Week of August 20, 2001
  Editor's Choice Web Pick
 
Click to visit Copenhagen Capacity
Copenhagen Capacity Delivers Full Factual Monty on Area's Pluses

By JACK LYNE
Site Selection Executive Editor
of Interactive Publishing


Through its long history as a major Baltic port, Copenhagen has attracted and welcomed legions of foreign voyagers. Copenhagen Capacity (www.copcap.dk), the Web site for the Greater Copenhagen Investment Agency, does an admirable job of continuing that tradition.
        The site is sharply focused on providing the kind of practical, factual information that expanding companies can use in location decision-making.
        The site's "Compare Copenhagen" section, for instance, allows users to compare Denmark with 10 other nations. Nine of them are Eastern European countries; the other is the United States.

Data Not Jerry-Rigged

The Compare Copenhagen allows lots of comparisons. For each comparison, users can pick as many as 10 nations and as many as 25 location factors. Among those 25 factors are hard-nosed concerns such as corporate taxation, manufacturing labor costs, labor availability, prime office rents and labor flexibility.
        We test drove the Compare Copenhagen feature, comparing Denmark on six factors with Sweden, the UK and the United States. The site computed the comparisons very smoothly, rapidly presenting a screen filled with neat, easily comprehendible bar charts.
        Significantly, this site function hasn't been jerry-rigged to automatically pop up Denmark at the top of every comparative list. In manufacturing labor costs, for example, Denmark finished fourth in our four-nation comparison.
        Such play-no-favorites results reflect the data sources used in the online comparisons. They're of high quality, including The Competitiveness Yearbook, Ernst & Young, The Global Competitiveness Report and Oncor.
        But not everything is perfect here. Full comparative data sets, for example, aren't available for all listed nations, particularly the USA. And while the comparative location factors are certainly valid, they mean much more on a far more microcosmic level than the nationwide views presented here.
        Even so, the Compare Copenhagen function at least gives expanding firms a general comparative framework to consider. And it plays no favorites.

'Investor's Guide': A Generous Plenty of Detail

High marks also go to Copenhagen Capacity's "Investor's Guide" section. This part of the site provides a generous amount of detail for many of the most relevant issues involved in setting up a business in a new market.
        The Investor's Guide, for example, has click-offs that take users to the particulars of the greater Copenhagen labor market, residency and work permits, the greater Copenhagen property market, and Danish venture-capital availability and sources. Another useful click-off presents the ins and outs of establishing a business in Denmark.
        Each click-off in the Investor's Guide leads to a brief description of the subject. From there, users who want the full informational Monty can download PDF files. To get the downloads, though, you have to register with the site.
        The people behind Copenhagen Capacity, however, are savvy enough to realize that demonstrating an interest in an area does not mean that prospects want to be bombarded with mailings and phone calls. Accordingly, the registration form's bottom right-hand side has click-offs for either "Please contact me" or "Please do not contact me."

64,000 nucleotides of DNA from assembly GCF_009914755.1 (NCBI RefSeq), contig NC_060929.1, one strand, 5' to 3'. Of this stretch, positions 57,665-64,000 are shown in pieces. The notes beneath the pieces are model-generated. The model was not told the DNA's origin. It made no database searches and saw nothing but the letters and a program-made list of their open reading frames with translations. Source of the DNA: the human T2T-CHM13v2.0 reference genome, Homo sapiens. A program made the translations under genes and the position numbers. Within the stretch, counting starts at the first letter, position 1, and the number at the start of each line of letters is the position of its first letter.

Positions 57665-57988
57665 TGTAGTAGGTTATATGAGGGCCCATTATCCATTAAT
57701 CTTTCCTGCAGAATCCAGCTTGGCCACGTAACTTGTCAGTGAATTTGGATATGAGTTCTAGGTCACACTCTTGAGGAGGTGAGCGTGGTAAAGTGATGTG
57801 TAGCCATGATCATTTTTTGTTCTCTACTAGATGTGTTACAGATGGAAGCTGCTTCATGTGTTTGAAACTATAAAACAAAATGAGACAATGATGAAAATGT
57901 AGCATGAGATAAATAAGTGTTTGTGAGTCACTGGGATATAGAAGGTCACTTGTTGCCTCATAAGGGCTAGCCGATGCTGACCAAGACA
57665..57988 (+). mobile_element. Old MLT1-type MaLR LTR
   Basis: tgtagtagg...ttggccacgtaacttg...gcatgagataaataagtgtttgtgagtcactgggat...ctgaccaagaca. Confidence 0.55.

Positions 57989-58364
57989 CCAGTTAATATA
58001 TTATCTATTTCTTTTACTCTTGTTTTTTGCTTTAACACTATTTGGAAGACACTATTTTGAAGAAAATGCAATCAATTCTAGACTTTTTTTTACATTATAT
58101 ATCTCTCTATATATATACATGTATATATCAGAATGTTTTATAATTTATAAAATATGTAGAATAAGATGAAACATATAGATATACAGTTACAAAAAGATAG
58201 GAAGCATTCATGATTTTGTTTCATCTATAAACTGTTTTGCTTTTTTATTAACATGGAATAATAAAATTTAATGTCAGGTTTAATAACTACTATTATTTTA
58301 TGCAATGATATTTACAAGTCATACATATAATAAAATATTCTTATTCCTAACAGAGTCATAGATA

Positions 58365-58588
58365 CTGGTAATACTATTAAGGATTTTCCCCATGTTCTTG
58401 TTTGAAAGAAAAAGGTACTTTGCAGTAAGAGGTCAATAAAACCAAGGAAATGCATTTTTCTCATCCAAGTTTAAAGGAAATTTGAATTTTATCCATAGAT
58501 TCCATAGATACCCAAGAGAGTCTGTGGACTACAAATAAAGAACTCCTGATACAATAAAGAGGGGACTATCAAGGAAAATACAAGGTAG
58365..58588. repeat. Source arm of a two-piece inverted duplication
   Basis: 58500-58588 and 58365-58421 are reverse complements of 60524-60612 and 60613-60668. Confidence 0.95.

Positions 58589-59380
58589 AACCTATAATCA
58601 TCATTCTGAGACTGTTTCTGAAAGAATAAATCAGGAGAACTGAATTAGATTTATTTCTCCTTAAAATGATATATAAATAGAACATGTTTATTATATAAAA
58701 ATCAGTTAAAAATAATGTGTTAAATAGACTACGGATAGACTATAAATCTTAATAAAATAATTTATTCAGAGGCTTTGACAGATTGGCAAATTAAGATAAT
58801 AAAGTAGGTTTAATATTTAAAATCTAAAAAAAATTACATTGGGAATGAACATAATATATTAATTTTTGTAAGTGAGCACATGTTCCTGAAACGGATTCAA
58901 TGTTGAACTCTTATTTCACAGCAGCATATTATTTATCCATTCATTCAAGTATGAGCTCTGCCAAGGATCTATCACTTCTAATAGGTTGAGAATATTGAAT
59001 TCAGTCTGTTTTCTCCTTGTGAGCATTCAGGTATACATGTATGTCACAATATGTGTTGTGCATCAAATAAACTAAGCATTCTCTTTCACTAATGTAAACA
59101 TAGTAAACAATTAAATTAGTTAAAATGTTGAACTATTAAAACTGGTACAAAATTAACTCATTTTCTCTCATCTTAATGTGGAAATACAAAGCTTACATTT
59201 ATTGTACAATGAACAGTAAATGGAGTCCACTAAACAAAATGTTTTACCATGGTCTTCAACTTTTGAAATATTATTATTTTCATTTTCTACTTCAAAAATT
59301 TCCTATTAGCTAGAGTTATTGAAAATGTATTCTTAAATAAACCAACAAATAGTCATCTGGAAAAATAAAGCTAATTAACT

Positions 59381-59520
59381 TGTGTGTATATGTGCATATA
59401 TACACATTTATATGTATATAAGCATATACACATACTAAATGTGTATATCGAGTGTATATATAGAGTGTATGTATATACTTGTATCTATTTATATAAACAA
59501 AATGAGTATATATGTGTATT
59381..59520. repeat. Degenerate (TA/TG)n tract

In addition, you only have to register once for downloads. After that, the site remembers that you've forked over the informational goods and downloads automatically. The site's "Publications" section contains other downloads of the agency's brochures, reports and fact sheets.
        If downloading presents a problem for a user, all of the site's downloadable files can also be ordered online as hard copy delivered via snail mail.

'Industry Information': Less is More

The site's "Industry Information" section also wisely takes a less-is-more approach. Rather than hunting for prospects with a sawed-off (and notoriously inaccurate) shotgun, the site hones in on "certain industries" in which "Copenhagen has comparative advantages" - the biotech; food; hotel; IT, telecom and wireless; and maritime sectors. There's a click-off for each, which leads to a description of the industry's presence in the area.
        In like fashion, the Industry Information section has click-offs for "certain business functions" in which "Copenhagen has comparative advantages" - call centers, distribution facilities, headquarters and shared service centers.


Oresund Bridge

Bridges in Cyberspace

There are a host of other things to like on this site, including its fine-but-functional design, its smooth user interface and its very effective search function.
        And if you get lost, Copenhagen Capacity has a very detailed site map, available as an icon on the top-right hand side of every online page.
        Chances are, though, you won't get lost. This site has been well thought out and well executed, rigorously keeping the corporate perspective as its focus.
        Like the recently opened Oresund Bridge that connects Denmark and Sweden's "Medico Valley," Copenhagen Capacity promises to serve the same function in cyberspace: building a bridge for expanding companies.

The Copenhagen Capacity site includes downloadable photos of the 10-mile (16-km.) Oresund Bridge, which opened in July of 2000 and connects Denmark and Sweden's "Medico Valley." Europe's largest infrastructure project since the Channel Tunnel, the bridge was so large that its final sections had to be put into place by pontoon cranes.


Editor's note: For more on "Europe's Top Sites for Corporate Site-Seekers,"
see the feature from Site Selection's July 2001 issue.


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